Northstar Horizon

From: Allison J Parent <>
Date: Tue Nov 2 18:29:00 1999

<I have never seen a Z-80A system that needed DMA for disk I/O. The require
<loop is simple enough to synchronize using the nWAIT line. The CCS and SD
<FDC's both did PIO, and since the OS didn't have anything better to do
<during disk I/O, the wasted CPU cycles, if there were any, were going to b
<wasted anyway.

Well I have several. What is the cpu doing? Running CPM and more. The
cycles it would ahve been doing PIO are now, supporting interrupts real
time, printer buffering and disk caching for the disk (hard and floppy).

Keep in mind CPM didn't rule out much so background tasks and even
multiprocessing were possible with CP/M-80 with a few minor limitations.
The big thing that annoyed me to the max with many of the boxen of the time
was that go to the disk ment stop typing and compared to my PDP8, PDP-11
experience this was stupid. PIO at 4mhz really limited the number of
interrupts yu could take while servicing a DD floppy (worst case a byte
every 27uS) or DD 8" (worst case a byte EVERY 13uS). Sure you could sync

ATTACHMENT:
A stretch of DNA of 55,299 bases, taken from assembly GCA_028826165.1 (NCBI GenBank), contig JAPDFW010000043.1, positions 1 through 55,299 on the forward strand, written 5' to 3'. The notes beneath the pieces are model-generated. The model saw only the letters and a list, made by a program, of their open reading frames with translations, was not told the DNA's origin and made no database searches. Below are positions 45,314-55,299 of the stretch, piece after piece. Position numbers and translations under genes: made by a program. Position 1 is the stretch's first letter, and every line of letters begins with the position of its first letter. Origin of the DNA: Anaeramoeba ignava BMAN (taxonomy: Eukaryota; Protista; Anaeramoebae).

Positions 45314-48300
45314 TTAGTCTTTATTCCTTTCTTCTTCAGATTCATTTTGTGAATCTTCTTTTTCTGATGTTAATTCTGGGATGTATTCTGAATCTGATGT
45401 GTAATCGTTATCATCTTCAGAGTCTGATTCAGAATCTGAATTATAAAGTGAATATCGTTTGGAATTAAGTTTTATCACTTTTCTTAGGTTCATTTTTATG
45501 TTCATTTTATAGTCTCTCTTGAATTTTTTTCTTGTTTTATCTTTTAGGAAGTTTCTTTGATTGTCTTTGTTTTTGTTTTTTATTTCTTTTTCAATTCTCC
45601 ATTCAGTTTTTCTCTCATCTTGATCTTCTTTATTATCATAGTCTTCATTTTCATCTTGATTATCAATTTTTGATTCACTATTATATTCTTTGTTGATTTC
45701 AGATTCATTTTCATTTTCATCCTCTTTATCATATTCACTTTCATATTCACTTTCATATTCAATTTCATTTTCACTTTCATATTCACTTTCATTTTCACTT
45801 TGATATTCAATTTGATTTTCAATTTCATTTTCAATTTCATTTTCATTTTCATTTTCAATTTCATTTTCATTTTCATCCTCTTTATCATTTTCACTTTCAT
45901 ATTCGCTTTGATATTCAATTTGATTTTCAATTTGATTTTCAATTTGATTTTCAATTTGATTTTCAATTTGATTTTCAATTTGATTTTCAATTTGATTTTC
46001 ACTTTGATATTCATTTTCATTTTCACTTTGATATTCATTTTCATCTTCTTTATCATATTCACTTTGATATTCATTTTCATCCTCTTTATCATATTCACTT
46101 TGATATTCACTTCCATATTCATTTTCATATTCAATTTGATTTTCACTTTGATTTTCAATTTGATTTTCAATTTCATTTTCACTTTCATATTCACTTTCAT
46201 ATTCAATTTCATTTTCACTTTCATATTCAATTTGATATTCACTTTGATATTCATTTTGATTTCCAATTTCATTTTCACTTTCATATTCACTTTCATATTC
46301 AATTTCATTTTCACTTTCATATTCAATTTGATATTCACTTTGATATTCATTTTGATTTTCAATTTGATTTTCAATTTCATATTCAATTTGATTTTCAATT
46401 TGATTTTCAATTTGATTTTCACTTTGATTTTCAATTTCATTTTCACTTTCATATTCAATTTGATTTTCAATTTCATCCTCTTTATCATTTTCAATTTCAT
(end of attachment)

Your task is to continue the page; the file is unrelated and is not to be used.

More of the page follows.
a z80 to that but it was pretty much dead waiting for a sector to come
around. DMA was a solution, that and use of interrupts (mode 2) made for
a much smoother system that felt smoother and faster to the user. It was
particulary noticeable for apps that either ran overlays or like VEDIT
virtualized the file on the disk.

<few locations of memory as opposed to a large (2K) refresh buffer in the
<already small memory map. It's just that N* (and VECTOR) were not among

NS* didn't do a video board. Many people used a VDM-1 in it or the
VectorGrapahic card. In 1978 a ADM1A was ~$800, good TTY $400, VDM1
$199 (if I remember right). The SD systems board was better and looked
more like a parallel device.

<stated. I would not, however, pretend that the CCS or SDS stuff I liked t
<use was enough "better" that anyone would be making a mistake to use it.

I thought they were pretty neat too. thats why in '96 I got two CCS systems
complete and running!

Received on Tue Nov 02 1999 - 18:29:00 GMT

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